Deal of the Year, Best Equity Deal, Best IPO, Best Privatization

China Life $3.021 billion IPO

CICC, Citigroup, Credit Suisse First Boston, Deutsche Bank

For Asian equity markets, 2003 has been defined by the lows engendered by SAR's and the highs of the IPO fever, which progressively gripped Hong Kong over the course of the fourth quarter of the year. Much of 2003's business became concertinaed into the last three months, not least the world's largest IPO of the year for China Life.

In many ways, the company's listing on the Hong Kong and New York Stock exchanges in mid-December marks the high water mark for 2003. China Life may not be the world's best company in its space and we have all heard the China growth story many, many times before. But its flotation encapsulates the strength of the Asian bull market, which came roaring back into view during the second half of the year and needed a deep gulp of air to pull off.

Many assumed institutional investors would shut their books early to protect existing gains. Many also assumed the gargantuan life insurance company would be an extremely hard sell given the sector's unprofitable track record and primitive risk controls.

But in the end fundamentals didn't seem to really matter and not since the red chip bubble of 1997 have Asian equity markets seen anything quite like it.

China Life accumulated $80 billion in demand and prompted a week-long allocation meeting to decide which of the 1,000 institutional investors who applied for stock would be granted it. The staggering size of its order book represented the equivalent of two full months trading on the Hong Kong Stock Exchange, with retail investors applying for 168 times their 5% allocation and institutional investors 25 times the remainder.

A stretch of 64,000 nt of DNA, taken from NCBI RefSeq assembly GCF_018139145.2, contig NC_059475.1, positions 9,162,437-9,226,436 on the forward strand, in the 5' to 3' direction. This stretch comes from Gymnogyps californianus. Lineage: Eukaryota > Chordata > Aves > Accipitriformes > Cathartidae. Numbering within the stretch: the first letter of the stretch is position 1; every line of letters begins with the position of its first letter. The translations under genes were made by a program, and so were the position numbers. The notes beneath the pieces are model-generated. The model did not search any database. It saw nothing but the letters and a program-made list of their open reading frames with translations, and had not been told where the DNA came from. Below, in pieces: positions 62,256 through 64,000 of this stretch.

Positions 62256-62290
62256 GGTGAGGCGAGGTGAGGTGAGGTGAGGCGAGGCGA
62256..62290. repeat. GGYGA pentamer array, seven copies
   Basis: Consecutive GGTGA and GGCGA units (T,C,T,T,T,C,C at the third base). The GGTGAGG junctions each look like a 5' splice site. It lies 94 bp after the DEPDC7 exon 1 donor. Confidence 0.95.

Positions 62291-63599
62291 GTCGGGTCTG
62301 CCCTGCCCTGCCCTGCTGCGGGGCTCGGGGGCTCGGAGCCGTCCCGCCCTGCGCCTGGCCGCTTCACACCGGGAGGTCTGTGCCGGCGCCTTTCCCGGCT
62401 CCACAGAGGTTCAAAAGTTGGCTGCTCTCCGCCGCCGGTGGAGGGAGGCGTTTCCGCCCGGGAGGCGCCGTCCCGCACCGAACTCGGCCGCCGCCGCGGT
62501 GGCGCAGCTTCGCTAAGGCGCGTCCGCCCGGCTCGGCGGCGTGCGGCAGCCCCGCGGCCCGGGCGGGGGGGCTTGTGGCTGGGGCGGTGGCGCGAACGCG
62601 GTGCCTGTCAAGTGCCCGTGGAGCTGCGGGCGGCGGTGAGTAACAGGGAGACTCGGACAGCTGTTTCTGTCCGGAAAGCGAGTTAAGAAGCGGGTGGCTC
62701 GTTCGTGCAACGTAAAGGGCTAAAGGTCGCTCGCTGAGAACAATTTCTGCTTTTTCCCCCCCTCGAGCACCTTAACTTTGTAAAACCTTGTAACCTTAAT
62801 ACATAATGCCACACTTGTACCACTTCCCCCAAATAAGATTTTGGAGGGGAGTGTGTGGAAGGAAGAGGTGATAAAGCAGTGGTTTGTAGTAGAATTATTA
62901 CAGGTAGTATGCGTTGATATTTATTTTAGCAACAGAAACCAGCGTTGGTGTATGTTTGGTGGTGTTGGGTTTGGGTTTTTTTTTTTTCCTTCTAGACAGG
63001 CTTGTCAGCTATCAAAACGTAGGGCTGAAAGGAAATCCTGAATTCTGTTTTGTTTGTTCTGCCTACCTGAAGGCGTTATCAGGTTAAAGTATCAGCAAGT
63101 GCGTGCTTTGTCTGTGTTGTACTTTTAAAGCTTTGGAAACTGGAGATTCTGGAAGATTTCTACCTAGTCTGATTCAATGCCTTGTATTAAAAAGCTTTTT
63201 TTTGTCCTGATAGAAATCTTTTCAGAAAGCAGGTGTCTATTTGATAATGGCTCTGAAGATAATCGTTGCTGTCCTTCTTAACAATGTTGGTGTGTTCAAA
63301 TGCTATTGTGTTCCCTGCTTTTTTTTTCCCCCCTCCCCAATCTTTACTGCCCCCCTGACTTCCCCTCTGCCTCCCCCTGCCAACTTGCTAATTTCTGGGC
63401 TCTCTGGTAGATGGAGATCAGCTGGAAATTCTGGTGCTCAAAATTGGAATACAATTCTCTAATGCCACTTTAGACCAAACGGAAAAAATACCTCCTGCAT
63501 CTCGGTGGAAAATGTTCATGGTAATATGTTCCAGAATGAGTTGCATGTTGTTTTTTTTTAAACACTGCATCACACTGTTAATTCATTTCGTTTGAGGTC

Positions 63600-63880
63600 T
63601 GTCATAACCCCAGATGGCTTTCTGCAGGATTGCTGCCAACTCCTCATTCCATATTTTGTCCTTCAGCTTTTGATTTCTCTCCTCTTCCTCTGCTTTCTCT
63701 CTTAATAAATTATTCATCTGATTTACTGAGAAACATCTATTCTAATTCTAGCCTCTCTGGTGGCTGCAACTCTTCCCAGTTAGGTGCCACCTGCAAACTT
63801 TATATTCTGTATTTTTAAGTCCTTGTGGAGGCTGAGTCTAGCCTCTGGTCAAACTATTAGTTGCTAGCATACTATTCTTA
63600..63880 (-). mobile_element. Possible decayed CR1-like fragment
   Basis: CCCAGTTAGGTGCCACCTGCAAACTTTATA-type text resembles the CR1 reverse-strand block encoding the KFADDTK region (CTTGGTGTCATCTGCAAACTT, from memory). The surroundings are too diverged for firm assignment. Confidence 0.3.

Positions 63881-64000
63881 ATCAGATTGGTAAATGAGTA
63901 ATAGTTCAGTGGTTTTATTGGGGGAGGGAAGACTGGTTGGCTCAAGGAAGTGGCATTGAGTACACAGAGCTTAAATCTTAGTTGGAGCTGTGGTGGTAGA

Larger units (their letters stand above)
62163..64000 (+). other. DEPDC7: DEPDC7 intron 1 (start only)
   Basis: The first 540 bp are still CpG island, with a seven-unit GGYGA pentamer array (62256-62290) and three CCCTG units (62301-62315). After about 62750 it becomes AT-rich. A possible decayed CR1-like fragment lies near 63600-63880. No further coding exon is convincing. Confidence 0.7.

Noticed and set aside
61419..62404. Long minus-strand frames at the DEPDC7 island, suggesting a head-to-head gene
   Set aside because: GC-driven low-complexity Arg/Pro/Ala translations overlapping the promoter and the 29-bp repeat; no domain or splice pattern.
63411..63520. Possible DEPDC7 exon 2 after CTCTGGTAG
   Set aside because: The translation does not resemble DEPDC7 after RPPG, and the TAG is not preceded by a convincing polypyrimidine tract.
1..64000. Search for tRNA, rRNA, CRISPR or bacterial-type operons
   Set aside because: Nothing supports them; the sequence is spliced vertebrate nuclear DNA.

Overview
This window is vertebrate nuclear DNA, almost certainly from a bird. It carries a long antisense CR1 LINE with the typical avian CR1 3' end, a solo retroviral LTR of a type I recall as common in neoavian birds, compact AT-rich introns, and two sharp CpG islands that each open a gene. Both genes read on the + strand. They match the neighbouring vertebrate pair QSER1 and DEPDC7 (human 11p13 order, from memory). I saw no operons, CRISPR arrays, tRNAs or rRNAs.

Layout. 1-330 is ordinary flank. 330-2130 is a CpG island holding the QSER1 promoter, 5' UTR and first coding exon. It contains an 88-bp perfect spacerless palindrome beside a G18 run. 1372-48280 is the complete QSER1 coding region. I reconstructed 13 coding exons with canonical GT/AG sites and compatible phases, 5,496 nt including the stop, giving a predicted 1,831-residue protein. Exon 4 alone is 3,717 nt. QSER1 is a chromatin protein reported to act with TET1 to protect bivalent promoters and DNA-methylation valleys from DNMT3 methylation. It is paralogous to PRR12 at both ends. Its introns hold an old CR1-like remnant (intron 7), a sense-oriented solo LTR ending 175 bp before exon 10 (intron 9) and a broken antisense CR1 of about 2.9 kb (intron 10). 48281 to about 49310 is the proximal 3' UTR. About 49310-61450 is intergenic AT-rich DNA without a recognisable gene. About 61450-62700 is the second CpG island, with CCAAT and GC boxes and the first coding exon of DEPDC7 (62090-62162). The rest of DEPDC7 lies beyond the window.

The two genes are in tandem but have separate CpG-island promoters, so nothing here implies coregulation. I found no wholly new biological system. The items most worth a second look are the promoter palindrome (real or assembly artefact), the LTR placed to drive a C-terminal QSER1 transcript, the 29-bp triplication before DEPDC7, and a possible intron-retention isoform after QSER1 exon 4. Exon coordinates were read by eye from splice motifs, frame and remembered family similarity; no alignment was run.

Like many of its predecessors, China Life had a POWL (public offering without listing) in Japan and a roll call of friendly corporates willing to show faith in the Chinese privatization programme. The mania, which propelled the order book to such inflated levels has had its critics, but China Life's advisors deserve praise for their handling of the syndication process and the restructuring of the company prior to the IPO.

A successful offering only became feasible once a decision was taken to divide the company along a time line in 1999, which left unprofitable legacy contracts with the parent and ring-fenced them there. Investors also believed that the valuation attached to the deal (1.5 times 2004 book) was reasonable.

Best Secondary Offering

Chunghwa Telecom $1.58 billion ADR

Goldman Sachs, Merrill Lynch, UBS

Best secondary offering was one of the more difficult categories to decide, but we decided that it would be hard to ignore the strategic importance of Chunghwa Telecom, nor the successful outcome of a deal, which has been hanging over the Asian equity markets for some years. The Taiwanese government must have breathed a huge sigh of relief after finally and successfully divesting a large chunk of shares in the fixed line giant during July.

The transaction was three years in the making and a record-breaker in a number of respects. It not only marks the largest ever ADR from Taiwan, but also enabled Chunghwa Telecom to become the first SOE to secure a New York Stock Exchange listing.